- Scripture - Students learn not only the content of the Bible, but also how to interpret, communicate and live out its message.
- Spiritual formation - Through the resources of Lipscomb’s newly established Institute for Christian Spirituality, students learn the habits and practices that deepen and sustain their relationship with God through the demands of ministry. They also learn how these habits and practices can help those to whom they minister experience God’s transformative power.
- Missional perspective - God’s people are called not only to enjoy God’s blessings, but also to participate with God as his agents of extending those blessings to others. The focus on this perspective begins with a student’s first Bible course at Lipscomb, calling attention to God’s mission in his creation and humanity’s privilege to play a vital role in that mission.
- Contextual ministry - This focus refers both to the world in which ministry takes place and the nature of preparation for ministry in that world. Based on a strong foundation of Scripture and an understanding of the church’s history of interaction with culture, students explore the wisest and most faithful ways to engage the contemporary world with the gospel. In the face of the rapidity and magnitude of change in today’s world, Lipscomb’s highly regarded Institute for Conflict Management provides invaluable resources to help students lead most effectively through especially challenging times.
The classroom plays a vital role in a minister’s education, especially with a faculty like Lipscomb’s that possesses extensive and varied personal experiences. In order to prepare to minister in the contemporary context, however, students need opportunities to learn through direct engagement with churches, service agencies and a community that reflects the diversity of today’s world. Lipscomb’s location in Nashville provides abundant opportunities for such engagement to play a significant role in its students’ education.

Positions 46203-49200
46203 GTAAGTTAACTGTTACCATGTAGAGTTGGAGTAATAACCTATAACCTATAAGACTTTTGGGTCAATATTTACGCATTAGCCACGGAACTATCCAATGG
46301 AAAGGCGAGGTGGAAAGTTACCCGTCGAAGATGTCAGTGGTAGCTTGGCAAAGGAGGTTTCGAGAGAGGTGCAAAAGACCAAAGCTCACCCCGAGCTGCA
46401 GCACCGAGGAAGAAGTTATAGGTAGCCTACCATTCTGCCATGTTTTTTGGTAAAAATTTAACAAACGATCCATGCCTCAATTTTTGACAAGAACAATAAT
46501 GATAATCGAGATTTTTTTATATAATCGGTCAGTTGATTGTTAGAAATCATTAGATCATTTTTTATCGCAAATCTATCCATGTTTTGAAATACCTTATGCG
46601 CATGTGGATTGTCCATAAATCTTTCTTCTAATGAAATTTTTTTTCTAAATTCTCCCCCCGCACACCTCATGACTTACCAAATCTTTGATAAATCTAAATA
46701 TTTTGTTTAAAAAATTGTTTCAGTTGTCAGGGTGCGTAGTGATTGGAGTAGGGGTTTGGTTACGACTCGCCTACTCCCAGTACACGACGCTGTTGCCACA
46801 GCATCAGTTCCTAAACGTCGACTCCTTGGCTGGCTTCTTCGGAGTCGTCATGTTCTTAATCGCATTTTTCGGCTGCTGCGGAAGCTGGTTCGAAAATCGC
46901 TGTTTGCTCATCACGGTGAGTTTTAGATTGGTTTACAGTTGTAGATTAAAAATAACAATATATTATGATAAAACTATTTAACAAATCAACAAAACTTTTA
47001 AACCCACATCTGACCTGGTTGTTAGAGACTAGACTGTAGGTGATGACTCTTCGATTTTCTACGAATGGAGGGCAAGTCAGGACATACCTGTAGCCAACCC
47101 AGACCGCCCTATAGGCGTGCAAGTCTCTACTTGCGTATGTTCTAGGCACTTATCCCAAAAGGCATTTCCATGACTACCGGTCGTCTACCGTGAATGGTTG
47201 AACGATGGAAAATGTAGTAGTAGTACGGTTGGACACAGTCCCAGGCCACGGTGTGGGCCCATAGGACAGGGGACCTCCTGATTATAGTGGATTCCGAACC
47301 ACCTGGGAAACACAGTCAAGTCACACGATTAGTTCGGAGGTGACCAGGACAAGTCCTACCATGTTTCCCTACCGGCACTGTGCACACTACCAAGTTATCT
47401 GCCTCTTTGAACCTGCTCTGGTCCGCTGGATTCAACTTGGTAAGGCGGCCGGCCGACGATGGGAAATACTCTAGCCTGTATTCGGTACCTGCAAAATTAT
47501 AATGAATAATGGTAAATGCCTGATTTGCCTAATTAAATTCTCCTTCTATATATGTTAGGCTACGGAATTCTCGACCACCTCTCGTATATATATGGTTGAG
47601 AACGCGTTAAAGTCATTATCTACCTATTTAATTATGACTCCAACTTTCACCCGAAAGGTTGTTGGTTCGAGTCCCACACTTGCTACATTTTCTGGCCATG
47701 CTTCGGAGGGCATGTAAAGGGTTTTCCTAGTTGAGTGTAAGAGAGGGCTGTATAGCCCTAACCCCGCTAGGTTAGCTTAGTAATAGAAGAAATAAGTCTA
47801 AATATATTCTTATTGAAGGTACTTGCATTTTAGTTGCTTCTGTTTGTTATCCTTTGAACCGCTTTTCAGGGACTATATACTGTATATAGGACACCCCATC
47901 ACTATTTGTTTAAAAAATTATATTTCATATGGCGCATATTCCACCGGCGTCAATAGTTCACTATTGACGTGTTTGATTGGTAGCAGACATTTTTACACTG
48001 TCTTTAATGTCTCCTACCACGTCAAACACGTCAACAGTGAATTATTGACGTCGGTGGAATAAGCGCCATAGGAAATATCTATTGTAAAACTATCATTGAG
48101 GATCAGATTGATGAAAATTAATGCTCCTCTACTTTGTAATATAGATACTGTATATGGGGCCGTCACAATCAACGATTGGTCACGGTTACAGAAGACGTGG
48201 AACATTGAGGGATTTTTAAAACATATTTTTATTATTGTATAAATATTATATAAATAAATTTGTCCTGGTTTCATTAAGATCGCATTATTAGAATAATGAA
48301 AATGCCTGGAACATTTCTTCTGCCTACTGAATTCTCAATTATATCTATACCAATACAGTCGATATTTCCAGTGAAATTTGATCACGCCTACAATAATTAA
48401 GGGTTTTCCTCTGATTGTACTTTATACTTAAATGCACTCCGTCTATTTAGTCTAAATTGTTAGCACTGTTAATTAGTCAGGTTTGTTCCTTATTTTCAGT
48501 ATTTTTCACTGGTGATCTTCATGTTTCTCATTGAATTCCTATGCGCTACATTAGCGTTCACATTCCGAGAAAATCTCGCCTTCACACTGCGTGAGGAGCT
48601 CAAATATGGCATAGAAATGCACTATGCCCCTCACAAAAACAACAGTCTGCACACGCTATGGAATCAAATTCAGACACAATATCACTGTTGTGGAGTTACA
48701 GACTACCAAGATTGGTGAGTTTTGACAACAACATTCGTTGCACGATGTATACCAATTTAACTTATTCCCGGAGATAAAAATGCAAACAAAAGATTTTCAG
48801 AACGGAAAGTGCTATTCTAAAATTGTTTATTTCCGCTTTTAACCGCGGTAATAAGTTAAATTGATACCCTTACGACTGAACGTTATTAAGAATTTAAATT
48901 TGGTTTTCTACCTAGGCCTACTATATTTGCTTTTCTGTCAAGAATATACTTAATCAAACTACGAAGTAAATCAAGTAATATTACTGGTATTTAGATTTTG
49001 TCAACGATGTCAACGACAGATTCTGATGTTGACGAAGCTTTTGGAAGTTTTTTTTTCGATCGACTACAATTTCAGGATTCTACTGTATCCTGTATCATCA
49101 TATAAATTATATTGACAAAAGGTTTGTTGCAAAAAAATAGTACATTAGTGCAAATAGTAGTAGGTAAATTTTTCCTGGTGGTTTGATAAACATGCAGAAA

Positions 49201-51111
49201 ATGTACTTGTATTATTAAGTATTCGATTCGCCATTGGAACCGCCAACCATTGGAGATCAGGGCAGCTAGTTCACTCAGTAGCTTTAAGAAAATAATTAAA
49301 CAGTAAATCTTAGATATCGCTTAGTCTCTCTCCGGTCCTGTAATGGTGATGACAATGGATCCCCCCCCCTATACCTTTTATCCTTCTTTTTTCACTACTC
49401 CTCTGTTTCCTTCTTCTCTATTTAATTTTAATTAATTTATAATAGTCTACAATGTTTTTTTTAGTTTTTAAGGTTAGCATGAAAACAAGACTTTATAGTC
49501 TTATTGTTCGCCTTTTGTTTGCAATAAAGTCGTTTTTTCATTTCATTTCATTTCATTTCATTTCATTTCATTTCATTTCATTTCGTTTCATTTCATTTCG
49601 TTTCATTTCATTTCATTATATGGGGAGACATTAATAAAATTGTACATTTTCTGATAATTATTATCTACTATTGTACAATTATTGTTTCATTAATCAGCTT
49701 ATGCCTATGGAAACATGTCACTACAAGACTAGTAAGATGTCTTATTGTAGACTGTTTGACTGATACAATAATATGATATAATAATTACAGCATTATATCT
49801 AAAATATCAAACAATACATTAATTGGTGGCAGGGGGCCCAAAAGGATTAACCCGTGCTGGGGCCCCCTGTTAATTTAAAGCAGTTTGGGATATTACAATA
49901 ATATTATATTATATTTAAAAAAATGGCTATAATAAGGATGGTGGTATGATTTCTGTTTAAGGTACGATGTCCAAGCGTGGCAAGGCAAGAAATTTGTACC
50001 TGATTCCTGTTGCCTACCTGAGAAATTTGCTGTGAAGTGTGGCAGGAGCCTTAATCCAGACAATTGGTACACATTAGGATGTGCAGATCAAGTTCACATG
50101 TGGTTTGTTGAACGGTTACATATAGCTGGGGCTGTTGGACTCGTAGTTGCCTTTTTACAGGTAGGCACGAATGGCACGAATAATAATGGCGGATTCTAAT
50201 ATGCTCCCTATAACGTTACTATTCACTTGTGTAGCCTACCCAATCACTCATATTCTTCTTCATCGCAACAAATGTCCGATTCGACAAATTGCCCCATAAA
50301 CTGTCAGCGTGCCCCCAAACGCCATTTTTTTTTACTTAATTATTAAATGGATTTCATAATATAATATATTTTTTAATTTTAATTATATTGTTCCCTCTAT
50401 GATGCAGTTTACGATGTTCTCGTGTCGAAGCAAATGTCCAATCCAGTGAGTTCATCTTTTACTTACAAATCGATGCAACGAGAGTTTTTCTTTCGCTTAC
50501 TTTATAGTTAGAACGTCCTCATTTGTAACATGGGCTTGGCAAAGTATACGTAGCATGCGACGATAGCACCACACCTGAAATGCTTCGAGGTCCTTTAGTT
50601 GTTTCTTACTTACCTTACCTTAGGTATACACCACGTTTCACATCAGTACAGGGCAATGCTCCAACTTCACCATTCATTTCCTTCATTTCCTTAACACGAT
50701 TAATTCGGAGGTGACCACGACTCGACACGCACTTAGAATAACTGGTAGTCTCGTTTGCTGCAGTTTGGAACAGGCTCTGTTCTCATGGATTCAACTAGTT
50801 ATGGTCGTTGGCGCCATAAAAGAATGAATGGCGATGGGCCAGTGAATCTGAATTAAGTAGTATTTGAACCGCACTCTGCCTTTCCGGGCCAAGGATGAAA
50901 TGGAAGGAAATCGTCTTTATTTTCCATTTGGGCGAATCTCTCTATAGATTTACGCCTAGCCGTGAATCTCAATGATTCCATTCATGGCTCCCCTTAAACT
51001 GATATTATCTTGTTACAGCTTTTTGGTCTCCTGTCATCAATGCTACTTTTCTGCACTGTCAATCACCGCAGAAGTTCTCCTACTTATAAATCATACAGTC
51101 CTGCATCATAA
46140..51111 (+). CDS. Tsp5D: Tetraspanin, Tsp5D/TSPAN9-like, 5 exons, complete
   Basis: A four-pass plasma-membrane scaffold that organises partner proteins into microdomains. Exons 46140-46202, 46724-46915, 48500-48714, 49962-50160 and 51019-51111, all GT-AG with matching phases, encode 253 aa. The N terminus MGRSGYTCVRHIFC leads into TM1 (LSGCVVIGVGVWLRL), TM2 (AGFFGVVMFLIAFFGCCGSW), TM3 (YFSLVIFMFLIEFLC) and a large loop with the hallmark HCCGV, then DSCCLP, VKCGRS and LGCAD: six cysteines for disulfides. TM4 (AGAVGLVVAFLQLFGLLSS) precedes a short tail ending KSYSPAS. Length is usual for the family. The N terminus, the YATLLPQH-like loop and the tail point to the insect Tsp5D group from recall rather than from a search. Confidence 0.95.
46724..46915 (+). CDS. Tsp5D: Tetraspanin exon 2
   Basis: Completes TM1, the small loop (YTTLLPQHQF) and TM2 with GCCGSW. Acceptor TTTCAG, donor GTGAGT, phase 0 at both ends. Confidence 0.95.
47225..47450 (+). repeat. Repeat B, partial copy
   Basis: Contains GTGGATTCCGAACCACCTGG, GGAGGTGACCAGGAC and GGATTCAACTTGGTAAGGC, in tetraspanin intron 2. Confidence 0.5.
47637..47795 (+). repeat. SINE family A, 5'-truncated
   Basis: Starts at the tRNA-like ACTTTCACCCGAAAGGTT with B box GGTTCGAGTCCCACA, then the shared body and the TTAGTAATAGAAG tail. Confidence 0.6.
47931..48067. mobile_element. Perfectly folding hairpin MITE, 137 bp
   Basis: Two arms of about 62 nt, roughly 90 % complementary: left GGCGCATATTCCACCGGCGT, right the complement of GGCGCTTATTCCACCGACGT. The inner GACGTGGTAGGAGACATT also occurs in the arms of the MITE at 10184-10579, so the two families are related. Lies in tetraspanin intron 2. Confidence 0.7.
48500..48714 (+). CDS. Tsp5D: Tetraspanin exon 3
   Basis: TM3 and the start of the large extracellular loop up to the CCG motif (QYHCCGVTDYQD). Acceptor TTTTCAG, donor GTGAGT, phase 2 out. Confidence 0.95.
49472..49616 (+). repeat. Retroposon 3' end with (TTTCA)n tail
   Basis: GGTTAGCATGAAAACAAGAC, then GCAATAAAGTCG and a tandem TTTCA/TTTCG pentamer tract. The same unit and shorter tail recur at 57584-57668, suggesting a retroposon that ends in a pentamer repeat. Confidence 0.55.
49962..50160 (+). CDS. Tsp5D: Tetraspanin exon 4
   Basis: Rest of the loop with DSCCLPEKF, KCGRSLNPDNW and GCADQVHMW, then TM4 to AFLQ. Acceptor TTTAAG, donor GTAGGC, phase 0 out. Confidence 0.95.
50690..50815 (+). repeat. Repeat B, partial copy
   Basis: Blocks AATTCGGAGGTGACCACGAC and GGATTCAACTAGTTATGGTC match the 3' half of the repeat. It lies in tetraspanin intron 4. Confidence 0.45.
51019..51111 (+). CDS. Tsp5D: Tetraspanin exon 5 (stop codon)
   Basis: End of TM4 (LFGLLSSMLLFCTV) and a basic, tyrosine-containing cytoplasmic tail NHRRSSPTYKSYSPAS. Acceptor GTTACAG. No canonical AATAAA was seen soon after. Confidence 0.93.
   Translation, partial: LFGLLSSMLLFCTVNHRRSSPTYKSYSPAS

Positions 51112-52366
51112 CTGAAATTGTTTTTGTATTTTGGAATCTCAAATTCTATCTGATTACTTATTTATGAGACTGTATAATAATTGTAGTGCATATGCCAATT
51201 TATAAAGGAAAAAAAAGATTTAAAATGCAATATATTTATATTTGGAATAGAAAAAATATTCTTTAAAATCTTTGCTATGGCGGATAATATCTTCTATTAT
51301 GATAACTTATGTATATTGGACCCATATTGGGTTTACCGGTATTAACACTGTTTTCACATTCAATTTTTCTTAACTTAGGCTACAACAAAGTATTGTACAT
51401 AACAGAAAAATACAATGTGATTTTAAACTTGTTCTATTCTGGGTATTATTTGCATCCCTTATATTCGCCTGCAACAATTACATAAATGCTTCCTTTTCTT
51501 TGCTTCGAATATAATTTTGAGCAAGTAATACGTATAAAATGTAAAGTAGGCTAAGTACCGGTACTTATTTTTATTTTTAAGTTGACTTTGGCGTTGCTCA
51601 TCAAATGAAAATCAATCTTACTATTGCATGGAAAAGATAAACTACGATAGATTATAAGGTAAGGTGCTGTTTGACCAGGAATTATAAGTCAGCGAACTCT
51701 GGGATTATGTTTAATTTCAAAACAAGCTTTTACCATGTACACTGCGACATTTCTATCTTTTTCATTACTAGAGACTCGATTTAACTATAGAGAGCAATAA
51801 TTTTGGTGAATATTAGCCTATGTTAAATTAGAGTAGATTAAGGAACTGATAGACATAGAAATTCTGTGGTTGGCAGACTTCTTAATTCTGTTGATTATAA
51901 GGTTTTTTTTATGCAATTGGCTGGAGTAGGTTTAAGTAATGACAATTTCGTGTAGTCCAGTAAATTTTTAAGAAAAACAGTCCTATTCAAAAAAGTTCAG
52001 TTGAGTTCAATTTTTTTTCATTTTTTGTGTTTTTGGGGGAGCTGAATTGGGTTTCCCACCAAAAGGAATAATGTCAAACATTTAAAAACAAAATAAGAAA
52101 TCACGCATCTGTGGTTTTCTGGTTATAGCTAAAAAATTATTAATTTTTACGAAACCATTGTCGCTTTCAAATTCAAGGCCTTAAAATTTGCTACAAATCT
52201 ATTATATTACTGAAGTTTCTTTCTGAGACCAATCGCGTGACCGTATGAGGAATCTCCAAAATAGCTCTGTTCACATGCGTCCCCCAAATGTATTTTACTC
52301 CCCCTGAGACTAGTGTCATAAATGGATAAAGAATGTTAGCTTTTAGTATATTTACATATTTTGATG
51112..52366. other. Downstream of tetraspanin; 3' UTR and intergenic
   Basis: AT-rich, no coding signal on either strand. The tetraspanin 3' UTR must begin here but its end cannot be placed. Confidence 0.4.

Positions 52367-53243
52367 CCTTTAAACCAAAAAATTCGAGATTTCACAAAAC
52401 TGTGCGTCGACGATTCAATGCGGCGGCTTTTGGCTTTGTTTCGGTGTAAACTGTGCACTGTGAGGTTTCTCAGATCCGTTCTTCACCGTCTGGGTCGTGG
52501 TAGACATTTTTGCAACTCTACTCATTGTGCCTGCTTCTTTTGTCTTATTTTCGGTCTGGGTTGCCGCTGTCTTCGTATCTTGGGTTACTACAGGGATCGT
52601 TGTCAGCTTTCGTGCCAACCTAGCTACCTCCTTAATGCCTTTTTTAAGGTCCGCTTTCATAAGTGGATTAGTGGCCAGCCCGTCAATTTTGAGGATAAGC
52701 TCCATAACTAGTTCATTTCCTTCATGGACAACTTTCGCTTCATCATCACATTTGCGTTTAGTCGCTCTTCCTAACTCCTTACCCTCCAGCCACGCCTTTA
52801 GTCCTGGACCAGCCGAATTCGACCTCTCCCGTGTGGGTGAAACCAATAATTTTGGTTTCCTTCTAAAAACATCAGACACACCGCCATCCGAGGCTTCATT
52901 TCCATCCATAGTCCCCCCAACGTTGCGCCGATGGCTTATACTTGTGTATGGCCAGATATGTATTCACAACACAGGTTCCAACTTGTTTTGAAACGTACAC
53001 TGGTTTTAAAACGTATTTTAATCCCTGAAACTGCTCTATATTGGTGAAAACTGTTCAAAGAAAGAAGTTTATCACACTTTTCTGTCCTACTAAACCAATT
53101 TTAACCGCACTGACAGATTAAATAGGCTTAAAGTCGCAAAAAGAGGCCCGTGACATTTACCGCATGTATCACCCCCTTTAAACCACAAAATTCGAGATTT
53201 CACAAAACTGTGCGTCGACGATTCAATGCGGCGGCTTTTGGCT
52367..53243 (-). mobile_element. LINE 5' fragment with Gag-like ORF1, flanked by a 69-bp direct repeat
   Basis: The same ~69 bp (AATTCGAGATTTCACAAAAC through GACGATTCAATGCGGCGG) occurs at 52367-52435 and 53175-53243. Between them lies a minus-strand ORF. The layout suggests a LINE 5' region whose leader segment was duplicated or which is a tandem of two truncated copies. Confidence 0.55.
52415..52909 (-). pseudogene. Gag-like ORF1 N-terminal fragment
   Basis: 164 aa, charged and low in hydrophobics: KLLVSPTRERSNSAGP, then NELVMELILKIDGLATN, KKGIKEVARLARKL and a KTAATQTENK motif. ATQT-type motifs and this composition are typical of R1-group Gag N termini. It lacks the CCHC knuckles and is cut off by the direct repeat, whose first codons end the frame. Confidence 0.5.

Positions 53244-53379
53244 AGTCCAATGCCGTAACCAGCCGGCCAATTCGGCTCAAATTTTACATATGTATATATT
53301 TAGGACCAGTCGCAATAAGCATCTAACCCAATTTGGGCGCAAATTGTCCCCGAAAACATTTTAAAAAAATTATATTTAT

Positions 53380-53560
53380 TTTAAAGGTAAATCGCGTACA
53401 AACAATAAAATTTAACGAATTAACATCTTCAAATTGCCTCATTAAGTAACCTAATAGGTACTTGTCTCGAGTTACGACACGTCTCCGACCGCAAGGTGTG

Vocational Ministry Major
This unique major is available to students who have declared a major in another academic discipline but want to be thoroughly prepared to participate in kingdom ministry. This major prepares the student to pursue any vocation as a platform for living out their lives in partnership with God in his work in the world. The final course in this major allows the student to research individually how that life of ministry might be lived out in the particular vocation the student chooses to pursue. Students who choose this major must have a declared major in another academic area. The student’s degree (B.A., B.S., etc.) and general education degree requirements will be determined by the student’s first major.